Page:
Dunedin city councillors have again been reassured the days
of Dunedin City Holdings Ltd companies borrowing to help fund
dividend payments to the council are over.
Questions about future borrowing were raised when councillors
considered updated statements of intent for DCHL and its
subsidiaries at this week's full council meeting.
Councillor Richard Thomson queried DCHL's statement, which
forecast an annual dividend from it to the council of $4.29
million for the next three years. That was part of overall
cash payments totalling $15.7 million each year, including
interest and subvention payments, from DCHL and its
subsidiaries to the council in the years to 2015-16.
However, Cr Thomson wondered how DCHL could meet its dividend
payments without borrowing, when its overall operating
surplus for each of the next three years was below the
expected dividend payments for the same period.
Projected surpluses were all below the $4.29 million dividend
projected, at $4.188 million in 2013-14, $1.578 million in
2014-15 and $2.310 million in 2015-16.
At the same time, it appeared the holding company's
shareholders funds were expected to decrease by a
''suspiciously'' similar amount to the gap between the two
other figures, Cr Thomson observed.
Those funds were forecast to drop from $13.140 million in
2013-14 to $8.518 million in 2015-16.
Cr Thomson said councillors were assured by DCHL it would no
longer borrow to help fund dividends to the council.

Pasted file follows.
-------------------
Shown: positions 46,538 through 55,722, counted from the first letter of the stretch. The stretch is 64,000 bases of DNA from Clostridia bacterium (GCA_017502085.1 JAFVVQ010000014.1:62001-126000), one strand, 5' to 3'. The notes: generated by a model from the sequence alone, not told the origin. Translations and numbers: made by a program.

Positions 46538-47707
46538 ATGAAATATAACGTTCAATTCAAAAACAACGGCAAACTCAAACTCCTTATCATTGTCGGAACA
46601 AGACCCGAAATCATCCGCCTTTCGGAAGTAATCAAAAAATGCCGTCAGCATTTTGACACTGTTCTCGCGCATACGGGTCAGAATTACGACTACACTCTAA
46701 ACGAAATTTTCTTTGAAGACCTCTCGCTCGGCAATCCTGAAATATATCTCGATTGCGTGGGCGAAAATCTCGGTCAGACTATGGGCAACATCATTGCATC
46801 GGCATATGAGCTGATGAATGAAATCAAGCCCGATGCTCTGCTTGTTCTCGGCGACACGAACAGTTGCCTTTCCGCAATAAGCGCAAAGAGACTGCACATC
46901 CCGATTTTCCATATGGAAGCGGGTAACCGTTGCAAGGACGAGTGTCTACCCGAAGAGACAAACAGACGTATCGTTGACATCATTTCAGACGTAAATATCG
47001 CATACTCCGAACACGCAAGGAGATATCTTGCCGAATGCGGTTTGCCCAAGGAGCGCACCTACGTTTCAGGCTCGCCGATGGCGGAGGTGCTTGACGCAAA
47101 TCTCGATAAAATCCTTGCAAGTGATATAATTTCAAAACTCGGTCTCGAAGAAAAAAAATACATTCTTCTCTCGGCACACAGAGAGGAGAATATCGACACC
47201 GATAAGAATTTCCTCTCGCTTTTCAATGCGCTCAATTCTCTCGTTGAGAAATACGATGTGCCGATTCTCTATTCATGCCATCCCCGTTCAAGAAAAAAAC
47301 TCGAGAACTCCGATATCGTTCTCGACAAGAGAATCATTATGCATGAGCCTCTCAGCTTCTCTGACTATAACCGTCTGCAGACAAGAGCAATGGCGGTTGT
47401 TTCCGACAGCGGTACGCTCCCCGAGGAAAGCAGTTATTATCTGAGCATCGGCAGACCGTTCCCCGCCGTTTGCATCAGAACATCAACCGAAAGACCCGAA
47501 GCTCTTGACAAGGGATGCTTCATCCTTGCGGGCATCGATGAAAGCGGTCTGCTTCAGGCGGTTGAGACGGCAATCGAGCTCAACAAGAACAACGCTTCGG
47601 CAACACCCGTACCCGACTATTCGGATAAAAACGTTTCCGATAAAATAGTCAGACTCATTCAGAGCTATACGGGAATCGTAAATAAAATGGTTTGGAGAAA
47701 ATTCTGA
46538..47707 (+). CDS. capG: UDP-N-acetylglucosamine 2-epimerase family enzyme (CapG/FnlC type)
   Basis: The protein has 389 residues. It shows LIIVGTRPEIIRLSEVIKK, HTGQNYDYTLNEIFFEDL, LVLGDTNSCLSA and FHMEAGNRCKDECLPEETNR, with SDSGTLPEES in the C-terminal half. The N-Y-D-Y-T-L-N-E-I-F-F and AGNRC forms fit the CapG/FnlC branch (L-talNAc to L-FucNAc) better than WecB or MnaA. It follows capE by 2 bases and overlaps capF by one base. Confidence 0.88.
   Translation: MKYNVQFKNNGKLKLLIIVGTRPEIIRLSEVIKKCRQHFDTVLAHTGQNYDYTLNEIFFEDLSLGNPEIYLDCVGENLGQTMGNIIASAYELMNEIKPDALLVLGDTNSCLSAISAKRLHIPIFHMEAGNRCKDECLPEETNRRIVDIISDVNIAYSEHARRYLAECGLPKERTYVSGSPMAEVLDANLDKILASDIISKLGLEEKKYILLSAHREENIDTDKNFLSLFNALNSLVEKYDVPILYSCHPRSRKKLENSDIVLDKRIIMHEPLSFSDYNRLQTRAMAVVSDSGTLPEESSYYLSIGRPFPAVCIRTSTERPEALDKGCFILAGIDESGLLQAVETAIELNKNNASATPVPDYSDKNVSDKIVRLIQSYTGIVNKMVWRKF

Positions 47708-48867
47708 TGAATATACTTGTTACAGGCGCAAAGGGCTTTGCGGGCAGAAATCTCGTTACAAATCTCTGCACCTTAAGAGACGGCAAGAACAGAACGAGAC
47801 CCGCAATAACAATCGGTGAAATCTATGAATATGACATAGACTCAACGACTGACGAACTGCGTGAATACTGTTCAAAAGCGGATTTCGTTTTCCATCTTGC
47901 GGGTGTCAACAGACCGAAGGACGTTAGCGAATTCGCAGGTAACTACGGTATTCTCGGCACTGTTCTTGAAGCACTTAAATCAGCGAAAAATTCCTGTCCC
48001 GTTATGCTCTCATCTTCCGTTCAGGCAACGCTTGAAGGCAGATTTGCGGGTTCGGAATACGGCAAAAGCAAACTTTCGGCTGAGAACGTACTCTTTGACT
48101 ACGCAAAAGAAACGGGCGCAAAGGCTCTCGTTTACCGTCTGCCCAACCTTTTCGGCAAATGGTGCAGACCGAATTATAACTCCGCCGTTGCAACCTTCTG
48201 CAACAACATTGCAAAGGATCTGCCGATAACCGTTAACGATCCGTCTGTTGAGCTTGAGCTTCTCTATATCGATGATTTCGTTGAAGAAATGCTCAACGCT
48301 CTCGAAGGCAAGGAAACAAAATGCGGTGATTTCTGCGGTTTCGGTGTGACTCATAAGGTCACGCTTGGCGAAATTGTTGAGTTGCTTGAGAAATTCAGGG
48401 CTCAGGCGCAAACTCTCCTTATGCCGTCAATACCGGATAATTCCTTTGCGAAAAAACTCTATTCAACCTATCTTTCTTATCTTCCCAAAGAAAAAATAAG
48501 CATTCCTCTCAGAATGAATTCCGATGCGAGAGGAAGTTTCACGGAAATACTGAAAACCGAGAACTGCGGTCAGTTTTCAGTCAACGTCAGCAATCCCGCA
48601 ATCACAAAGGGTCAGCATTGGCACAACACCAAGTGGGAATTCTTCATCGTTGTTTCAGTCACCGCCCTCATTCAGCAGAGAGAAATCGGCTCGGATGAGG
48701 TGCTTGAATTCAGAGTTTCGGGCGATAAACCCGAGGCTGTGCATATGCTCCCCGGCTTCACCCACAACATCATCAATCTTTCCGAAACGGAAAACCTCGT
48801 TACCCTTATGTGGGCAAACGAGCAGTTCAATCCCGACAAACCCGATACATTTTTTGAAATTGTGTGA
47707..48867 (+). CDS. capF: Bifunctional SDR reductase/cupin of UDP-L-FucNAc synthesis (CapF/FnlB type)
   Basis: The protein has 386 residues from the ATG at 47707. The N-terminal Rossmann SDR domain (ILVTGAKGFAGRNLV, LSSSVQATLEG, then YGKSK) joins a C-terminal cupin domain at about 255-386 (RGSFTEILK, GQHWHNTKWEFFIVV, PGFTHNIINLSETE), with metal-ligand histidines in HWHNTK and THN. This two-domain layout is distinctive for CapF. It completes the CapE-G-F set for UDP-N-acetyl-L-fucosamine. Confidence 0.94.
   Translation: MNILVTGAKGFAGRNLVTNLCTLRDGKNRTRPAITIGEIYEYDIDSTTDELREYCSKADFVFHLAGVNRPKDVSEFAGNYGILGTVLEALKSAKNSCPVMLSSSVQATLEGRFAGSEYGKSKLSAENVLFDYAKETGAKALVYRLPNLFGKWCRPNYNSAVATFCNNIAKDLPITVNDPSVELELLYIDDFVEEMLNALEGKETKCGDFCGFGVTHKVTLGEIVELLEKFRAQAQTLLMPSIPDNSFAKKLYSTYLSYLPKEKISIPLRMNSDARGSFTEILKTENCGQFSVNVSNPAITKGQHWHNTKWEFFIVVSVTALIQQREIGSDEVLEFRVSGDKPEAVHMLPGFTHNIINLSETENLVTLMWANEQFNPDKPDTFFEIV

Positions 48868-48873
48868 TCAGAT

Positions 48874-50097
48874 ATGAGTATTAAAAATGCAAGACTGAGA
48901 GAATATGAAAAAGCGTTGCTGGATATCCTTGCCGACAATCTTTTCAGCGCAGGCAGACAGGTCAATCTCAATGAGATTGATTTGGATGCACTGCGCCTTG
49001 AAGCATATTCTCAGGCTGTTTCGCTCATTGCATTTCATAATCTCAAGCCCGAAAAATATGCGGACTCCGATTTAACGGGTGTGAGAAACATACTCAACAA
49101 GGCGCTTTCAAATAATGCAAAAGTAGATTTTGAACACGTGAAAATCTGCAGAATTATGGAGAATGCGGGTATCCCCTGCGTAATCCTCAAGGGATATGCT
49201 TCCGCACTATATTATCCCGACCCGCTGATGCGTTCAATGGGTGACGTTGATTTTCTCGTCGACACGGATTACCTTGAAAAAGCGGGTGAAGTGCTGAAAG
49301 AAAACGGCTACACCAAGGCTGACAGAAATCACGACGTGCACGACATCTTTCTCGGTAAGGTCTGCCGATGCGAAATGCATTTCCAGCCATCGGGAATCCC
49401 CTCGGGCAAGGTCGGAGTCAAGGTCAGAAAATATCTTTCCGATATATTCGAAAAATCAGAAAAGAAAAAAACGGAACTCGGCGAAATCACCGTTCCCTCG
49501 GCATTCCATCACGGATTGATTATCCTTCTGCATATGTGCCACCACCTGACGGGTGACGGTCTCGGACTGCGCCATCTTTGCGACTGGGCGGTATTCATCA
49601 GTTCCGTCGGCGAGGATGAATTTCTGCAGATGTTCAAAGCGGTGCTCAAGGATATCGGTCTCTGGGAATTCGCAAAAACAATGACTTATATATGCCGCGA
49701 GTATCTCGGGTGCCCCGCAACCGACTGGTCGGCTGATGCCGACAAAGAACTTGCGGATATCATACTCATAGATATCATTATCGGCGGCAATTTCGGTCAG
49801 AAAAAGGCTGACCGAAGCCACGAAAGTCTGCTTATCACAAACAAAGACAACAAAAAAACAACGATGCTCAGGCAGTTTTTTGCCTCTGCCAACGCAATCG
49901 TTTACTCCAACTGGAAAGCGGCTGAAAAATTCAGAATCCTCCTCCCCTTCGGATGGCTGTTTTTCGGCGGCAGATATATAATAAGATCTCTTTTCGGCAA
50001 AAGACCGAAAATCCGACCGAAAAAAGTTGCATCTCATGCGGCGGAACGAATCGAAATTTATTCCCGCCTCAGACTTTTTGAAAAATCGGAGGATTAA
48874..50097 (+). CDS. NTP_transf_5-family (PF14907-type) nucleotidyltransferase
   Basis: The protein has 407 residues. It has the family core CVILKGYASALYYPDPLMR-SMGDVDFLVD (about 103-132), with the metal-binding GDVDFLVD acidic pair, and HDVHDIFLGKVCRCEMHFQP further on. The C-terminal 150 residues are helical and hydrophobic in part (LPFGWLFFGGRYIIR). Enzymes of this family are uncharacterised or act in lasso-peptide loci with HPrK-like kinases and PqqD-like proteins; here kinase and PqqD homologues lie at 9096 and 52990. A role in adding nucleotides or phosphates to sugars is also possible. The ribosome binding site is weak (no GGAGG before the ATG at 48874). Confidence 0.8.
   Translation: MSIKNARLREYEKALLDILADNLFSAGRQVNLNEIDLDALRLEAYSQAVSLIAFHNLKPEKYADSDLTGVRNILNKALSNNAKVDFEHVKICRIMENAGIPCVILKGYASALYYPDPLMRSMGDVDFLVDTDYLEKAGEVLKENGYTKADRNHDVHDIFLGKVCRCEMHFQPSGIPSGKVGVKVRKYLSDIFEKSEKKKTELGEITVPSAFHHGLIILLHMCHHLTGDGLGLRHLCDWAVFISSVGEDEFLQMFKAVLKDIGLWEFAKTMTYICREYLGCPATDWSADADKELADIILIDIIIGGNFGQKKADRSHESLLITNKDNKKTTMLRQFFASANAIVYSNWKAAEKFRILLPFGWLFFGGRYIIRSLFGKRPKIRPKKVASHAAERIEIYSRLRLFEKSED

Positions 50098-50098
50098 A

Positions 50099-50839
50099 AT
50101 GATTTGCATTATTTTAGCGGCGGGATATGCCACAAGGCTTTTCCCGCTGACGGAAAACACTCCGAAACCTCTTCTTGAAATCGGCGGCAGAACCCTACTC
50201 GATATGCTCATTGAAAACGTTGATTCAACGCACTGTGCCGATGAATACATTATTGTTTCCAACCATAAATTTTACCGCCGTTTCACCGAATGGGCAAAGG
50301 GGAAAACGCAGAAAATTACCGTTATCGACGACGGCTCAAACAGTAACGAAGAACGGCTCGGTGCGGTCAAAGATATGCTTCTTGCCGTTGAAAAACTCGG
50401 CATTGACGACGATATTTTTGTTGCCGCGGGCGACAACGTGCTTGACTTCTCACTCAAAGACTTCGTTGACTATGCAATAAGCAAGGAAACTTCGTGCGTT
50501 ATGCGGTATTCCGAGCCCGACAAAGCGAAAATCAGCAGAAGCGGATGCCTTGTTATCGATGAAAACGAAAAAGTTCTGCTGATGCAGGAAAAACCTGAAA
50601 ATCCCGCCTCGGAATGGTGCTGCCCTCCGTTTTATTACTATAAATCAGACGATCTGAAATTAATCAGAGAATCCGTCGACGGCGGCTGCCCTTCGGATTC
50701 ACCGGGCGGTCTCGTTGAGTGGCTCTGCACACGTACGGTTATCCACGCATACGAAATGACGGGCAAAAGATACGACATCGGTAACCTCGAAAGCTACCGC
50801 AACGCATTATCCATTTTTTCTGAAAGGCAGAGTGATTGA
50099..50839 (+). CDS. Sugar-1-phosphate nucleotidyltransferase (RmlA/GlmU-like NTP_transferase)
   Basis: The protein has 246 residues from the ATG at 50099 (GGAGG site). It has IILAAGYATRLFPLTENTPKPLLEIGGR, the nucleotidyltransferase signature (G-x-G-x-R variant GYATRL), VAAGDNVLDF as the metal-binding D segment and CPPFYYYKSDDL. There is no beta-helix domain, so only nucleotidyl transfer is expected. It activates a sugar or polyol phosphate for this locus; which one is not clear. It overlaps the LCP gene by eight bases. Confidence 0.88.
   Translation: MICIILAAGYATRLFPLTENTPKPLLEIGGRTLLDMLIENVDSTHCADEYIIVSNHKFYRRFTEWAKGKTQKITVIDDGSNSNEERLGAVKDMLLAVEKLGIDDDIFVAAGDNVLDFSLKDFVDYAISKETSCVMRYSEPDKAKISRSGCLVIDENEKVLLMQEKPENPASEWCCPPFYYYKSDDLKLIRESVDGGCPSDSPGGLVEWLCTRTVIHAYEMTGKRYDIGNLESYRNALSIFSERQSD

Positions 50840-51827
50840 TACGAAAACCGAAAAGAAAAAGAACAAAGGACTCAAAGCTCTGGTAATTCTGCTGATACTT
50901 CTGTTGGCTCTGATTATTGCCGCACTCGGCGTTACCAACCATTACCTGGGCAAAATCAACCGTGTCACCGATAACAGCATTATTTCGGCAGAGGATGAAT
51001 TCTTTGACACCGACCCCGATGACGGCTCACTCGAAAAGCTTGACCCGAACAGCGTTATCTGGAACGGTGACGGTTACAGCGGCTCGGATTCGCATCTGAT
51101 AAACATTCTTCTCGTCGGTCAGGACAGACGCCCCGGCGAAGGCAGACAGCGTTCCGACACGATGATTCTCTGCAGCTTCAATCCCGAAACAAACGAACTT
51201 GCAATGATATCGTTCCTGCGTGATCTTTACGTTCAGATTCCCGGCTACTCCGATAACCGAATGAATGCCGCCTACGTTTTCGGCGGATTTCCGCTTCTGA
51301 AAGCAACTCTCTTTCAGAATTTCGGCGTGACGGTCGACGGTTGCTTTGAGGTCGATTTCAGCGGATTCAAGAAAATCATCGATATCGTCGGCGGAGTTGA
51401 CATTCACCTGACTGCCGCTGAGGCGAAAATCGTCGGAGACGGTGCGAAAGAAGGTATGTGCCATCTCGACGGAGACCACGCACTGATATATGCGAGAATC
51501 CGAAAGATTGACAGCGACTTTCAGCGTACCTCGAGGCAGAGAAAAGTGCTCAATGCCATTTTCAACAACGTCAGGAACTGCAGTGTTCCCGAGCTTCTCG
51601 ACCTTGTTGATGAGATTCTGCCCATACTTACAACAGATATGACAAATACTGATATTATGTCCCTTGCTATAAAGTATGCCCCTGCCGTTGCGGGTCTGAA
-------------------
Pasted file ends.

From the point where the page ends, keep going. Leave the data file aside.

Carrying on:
The figures prompted him to question whether DCHL's
subsidiaries could borrow internally to enable them to boost
dividends to the required level.
DCHL director Graham Crombie said that would be an
''interesting'' strategy, but not one the companies were
pursuing, while DCHL chief executive Bevan Dodds went
Mr Dodds said the ''year to concentrate on'' was 2013-14,
where the difference between projected surpluses ($4.188
million) and dividend payments ($4.29 million) was ''very
He was confident that small gap could be bridged by the end
of the financial year on June 30, although it would still be
Projections for later years still contained ''a lack of
clarity'' and needed more work, and were ''reasonably
conservative'' at this stage, he said.
He expected dividends from ''at least two'' of the holding
company's subsidiaries would increase in the meantime, and
the projected numbers for later years would change ''quite
significantly'' when more detailed budgets were completed.
Cr Lee Vandervis welcomed the fresh assurance but wondered if
that left the door open to asset sales, including the sale of
some of the subsidiary companies, to bridge the projected
''Is this an alternative for meeting a dividend not out of
profit . . . and not out of borrowing?
Mr Crombie said the answer was no, as ''that's not what flows
through these numbers''.
Any decision to sell assets would be a ''totally different
piece of policy'', he said.
The review of DCHL by Warren Larsen, completed in 2011
following a shortfall in DCHL dividend payments to the
council, had suggested asset sales might be needed to address
rising council debt levels.
DCHL had also launched a review of its company assets last
year, results of which were yet to be made public.